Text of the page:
NPR

The Fall Of Harriet Miers: A Cautionary Tale For Dr. Ronny Jackson?

Both Miers, picked as a justice, and Jackson, chosen for the VA, were known for strong praise of the presidents they served and resumes with questionable alignment to the jobs they were picked for.
White House counsel Harriet Miers speaks after being nominated by President George W. Bush to the Supreme Court on Oct. 3, 2005. She would withdraw later that month after intense scrutiny of her qualificiations. Source: Mandel Ngan

President Trump's intent to nominate his White House physician to head the Department of Veterans Affairs has brought back a name long absent from the news: Harriet Miers.

Miers was White House counsel when President George W. Bush stunned Washington by appointing her to the Supreme Court in October 2005. Miers, just the third woman named to the high court, was meant to succeed the first — Sandra Day O'Connor, who was retiring.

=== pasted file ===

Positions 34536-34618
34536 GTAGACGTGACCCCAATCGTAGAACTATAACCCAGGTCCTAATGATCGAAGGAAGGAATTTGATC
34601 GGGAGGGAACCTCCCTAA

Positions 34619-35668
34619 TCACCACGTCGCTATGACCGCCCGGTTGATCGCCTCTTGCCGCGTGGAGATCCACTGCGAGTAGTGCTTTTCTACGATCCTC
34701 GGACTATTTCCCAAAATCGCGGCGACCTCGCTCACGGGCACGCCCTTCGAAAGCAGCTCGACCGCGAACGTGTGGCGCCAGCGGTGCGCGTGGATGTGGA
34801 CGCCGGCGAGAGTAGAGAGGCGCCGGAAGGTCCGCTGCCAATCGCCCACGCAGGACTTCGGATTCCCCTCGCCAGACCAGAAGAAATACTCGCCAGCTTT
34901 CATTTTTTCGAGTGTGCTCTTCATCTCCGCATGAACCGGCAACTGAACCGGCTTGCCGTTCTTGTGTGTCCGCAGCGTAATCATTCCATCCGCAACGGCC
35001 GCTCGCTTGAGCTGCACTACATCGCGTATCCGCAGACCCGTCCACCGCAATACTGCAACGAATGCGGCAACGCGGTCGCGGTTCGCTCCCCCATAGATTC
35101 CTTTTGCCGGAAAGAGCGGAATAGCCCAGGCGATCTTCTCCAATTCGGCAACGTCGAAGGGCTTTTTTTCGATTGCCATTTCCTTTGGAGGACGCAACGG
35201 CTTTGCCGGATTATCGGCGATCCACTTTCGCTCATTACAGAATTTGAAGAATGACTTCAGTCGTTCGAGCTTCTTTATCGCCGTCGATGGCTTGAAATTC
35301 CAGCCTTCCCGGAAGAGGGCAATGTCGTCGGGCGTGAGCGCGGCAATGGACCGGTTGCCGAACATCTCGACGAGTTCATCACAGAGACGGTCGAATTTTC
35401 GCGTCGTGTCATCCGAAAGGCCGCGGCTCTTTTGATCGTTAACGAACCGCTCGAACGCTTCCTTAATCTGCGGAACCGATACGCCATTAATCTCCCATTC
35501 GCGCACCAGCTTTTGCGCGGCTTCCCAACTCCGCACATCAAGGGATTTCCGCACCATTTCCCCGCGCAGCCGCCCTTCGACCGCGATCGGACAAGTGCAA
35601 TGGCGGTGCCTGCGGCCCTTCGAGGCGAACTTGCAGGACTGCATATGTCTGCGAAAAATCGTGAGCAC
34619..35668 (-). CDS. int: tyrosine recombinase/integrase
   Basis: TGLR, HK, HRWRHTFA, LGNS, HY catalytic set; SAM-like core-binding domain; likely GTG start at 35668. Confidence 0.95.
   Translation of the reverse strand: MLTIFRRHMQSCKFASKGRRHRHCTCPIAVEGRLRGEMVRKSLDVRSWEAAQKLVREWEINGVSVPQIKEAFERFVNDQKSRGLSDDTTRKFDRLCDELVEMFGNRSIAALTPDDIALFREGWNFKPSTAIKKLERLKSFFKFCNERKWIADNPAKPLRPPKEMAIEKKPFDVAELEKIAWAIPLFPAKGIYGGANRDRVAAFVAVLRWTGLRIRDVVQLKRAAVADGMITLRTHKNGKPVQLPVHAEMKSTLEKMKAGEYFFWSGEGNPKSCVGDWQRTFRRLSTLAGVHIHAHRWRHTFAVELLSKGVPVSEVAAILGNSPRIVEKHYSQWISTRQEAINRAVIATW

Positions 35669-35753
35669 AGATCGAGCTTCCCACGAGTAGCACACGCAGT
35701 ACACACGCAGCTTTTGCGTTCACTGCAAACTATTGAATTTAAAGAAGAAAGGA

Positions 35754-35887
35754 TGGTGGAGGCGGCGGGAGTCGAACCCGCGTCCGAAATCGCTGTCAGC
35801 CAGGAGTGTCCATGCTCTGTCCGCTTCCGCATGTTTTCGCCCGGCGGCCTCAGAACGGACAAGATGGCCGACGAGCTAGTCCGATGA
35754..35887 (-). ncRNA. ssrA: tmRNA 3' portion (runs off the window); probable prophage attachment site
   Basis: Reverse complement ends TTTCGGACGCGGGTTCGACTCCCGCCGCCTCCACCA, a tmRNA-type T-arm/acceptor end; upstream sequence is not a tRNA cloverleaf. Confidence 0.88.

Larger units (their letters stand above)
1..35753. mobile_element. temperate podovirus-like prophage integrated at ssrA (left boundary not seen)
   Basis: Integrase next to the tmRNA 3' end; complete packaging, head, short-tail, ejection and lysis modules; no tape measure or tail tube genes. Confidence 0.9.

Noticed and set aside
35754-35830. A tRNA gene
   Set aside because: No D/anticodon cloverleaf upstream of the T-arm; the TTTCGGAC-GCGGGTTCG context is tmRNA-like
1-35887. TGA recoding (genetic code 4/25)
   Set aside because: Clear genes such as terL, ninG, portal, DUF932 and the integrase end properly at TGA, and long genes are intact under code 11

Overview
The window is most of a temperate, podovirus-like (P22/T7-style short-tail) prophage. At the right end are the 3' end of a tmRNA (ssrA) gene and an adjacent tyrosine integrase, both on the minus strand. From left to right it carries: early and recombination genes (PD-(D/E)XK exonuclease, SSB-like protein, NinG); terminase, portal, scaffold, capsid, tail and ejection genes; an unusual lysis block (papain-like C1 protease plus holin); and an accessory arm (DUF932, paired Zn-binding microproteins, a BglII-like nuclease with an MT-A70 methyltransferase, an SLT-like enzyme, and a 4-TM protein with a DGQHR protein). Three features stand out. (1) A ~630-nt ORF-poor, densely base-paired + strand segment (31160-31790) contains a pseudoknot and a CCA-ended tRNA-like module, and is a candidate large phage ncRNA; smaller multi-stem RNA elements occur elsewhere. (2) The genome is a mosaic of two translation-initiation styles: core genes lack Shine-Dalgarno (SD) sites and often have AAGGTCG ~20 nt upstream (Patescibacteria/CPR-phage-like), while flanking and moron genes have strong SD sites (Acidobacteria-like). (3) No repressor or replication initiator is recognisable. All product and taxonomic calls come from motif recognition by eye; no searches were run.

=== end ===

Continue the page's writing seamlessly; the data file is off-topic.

Nationally, the big story that autumn was Hurricane Katrina, which had devastated New Orleans and much of the Gulf Coast. But it was the storm over Harriet

You're reading a preview, sign up to read more.

More from NPR

NPR4 min read
'Give Me Liberty': A Brilliant, Transporting Film About A Medical Driver's Busy Day
A young Russian-American (Chris Galust) drives a beat-up medical transport van full of demanding, quirky passengers through Milwaukee's backstreets in this funny, authentic film.
NPR3 min read
'Into The Planet' Captures Cave Diving's Mortal Risks — And All lts Glory
Jill Heinerth's memoir leads with her thoughts as she wonders if she will die underwater, setting the tone for an honest and engaging book about life as one of the world's top cave divers.
NPR2 min read
In Soccer's Equal Pay Suit, A May 2020 Trial Is 'Good Overall,' Says Alex Morgan
The co-captain of the World Cup-winning U.S. Women's National Team says the earlier-than-expected trial date for the team's gender discrimination lawsuit won't be a distraction for players.